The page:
This year, I wanted to read a few series – or, in the case of the Vorkosigan Saga here, read a few more entries in a series. This is the last book I’ll be reading in the Saga this year, and I hope you enjoy the review!
The Vor Game
Author: Lois McMaster Bujold
I really liked the Vorkosigan Saga books I read in 2018 (Shards of Honor and Barrayar). The Vor Game is the third book in the series I’m reading this month, the fifth I’ve purchased and read in the series.
This book was better than the first one I read this month, The Warrior’s Apprentice but not as good as Shards of Honor or Barrayar mentioned earlier. I think the problem of Miles running into coincidences, both good and bad, remains one of my main complaints here. However, unlike in The Warrior’s Apprentice, the events of this book feel more important in their own rights, and the results more final. That alone gives The Vor Game a leg up over its predecessor.
Another element that The Vor Game has going for it is the well-defined Barrayaran culture. It comes through more clearly in this installation, if only because McMasters-Bujold contrasts it better with the other cultures. It also gives you an idea that Miles wishes to improve Barrayar rather than leave it for something better, which adds to his depth of character.
Overall, this book has restored my faith that the Vorkosigan Saga is a series I should continue in the future, though perhaps the Miles books aren’t as good as the Cordelia ones for me.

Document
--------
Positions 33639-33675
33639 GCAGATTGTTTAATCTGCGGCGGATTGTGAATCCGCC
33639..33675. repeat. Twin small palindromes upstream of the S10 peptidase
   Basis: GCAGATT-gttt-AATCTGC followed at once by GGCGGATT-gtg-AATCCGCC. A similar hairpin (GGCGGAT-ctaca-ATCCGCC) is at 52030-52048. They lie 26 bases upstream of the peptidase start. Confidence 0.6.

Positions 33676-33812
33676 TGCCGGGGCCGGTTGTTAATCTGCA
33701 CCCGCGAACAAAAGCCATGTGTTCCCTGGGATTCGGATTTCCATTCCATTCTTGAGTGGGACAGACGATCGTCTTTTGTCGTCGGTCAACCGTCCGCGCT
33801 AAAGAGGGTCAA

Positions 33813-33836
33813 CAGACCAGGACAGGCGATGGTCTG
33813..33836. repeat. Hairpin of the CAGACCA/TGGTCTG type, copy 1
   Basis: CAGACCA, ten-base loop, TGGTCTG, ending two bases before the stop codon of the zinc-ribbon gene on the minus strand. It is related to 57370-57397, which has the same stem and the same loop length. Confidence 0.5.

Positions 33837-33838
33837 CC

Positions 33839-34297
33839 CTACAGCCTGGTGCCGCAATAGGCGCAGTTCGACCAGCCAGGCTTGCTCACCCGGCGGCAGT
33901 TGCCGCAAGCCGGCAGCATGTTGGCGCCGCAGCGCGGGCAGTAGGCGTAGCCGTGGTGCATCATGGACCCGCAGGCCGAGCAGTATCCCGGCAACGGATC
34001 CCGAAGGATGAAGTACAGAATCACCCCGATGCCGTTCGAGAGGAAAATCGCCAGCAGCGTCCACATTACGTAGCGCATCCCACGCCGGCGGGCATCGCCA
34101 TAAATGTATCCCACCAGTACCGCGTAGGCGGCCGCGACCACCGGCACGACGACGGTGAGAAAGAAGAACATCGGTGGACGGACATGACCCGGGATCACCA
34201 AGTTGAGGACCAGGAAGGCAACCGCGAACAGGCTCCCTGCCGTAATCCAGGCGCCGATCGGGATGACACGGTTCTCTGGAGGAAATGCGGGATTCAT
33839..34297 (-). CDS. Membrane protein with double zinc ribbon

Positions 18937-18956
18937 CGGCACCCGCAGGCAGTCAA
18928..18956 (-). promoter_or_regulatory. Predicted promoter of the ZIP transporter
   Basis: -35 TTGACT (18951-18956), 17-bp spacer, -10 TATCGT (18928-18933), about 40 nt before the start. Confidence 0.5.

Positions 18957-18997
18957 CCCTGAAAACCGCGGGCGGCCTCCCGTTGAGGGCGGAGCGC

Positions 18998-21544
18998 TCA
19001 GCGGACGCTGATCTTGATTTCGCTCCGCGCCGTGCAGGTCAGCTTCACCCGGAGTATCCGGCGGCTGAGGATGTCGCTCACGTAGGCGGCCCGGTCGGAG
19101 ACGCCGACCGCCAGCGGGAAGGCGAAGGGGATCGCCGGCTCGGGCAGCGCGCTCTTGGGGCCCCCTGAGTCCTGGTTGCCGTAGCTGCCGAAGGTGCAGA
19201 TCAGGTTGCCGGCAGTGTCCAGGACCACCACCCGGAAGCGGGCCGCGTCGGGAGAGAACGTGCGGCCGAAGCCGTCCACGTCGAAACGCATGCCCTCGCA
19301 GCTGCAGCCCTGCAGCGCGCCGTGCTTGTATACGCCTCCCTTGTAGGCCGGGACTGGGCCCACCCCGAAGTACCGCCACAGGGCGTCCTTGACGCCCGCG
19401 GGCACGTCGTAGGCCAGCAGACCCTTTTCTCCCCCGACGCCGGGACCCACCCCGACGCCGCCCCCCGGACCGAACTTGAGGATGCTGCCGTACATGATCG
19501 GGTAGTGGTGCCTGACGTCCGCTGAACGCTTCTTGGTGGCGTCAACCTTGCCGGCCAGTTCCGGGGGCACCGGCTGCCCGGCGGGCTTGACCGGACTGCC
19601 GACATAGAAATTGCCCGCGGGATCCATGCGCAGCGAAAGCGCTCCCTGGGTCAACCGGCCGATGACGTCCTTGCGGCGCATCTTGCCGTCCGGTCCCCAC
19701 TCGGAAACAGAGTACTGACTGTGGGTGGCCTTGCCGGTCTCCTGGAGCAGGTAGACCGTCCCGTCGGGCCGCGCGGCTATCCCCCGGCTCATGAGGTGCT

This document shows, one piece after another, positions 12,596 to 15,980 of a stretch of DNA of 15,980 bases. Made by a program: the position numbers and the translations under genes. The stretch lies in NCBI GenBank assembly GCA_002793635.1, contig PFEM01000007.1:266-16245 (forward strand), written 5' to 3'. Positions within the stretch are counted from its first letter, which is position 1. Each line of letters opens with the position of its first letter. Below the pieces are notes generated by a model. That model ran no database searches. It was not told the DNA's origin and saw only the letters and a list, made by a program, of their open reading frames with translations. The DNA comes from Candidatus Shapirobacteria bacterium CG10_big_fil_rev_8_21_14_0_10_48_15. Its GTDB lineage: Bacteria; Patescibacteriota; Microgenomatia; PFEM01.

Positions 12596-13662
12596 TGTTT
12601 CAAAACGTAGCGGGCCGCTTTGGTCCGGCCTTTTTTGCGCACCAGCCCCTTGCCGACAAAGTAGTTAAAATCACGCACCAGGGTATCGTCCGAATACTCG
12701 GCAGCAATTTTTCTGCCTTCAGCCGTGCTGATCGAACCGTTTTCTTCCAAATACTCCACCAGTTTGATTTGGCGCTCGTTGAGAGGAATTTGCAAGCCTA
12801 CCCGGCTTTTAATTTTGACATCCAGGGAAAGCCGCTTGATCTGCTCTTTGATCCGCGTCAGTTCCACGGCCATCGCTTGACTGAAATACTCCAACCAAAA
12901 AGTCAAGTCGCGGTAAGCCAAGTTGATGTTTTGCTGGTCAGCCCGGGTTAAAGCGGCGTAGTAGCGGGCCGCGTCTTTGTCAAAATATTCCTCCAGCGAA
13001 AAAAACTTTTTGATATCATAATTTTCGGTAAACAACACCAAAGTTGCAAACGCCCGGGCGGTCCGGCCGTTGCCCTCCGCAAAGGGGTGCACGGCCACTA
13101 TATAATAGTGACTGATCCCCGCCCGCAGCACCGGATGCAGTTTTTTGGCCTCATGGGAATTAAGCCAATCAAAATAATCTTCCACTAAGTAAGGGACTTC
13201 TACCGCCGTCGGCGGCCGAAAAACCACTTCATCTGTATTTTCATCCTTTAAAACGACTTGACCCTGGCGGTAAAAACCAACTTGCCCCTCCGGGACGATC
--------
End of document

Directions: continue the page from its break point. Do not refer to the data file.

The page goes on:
4/5 Discoball Snowcones
The focus on Miles’s military career also gives this book a more coherent story to the book. I think the plot jumps around a bit too much, but it’s still… better than The Warrior’s Apprentice.
However, much like that first Miles book in the series, The Vor Game focuses on Miles getting in trouble with his military post, then outsmarting his superiors and caretakers to lead him to an accidental command post in a war. He then must deal with Elena Bothari-Jesek, who he loves but has married someone else and become an excellent soldier in her own right. All of these things happened in The Warrior’s Apprentice, and these aren’t the elements I liked about The Vor Game.
The villains in The Vor Game made more sense. The people in this book had goals, and they worked for them. Certainly I thought Miles came out on top due to several fiats and coincidences, but there were more linear, cause-and-effect story elements. The first arc in the book, especially, felt coherent and well done. However, I still think there were too many things going on in the book, and the huge number of elements felt too compressed.
I start a new batch of books next week since it’s the beginning of the month! Hope to see you there!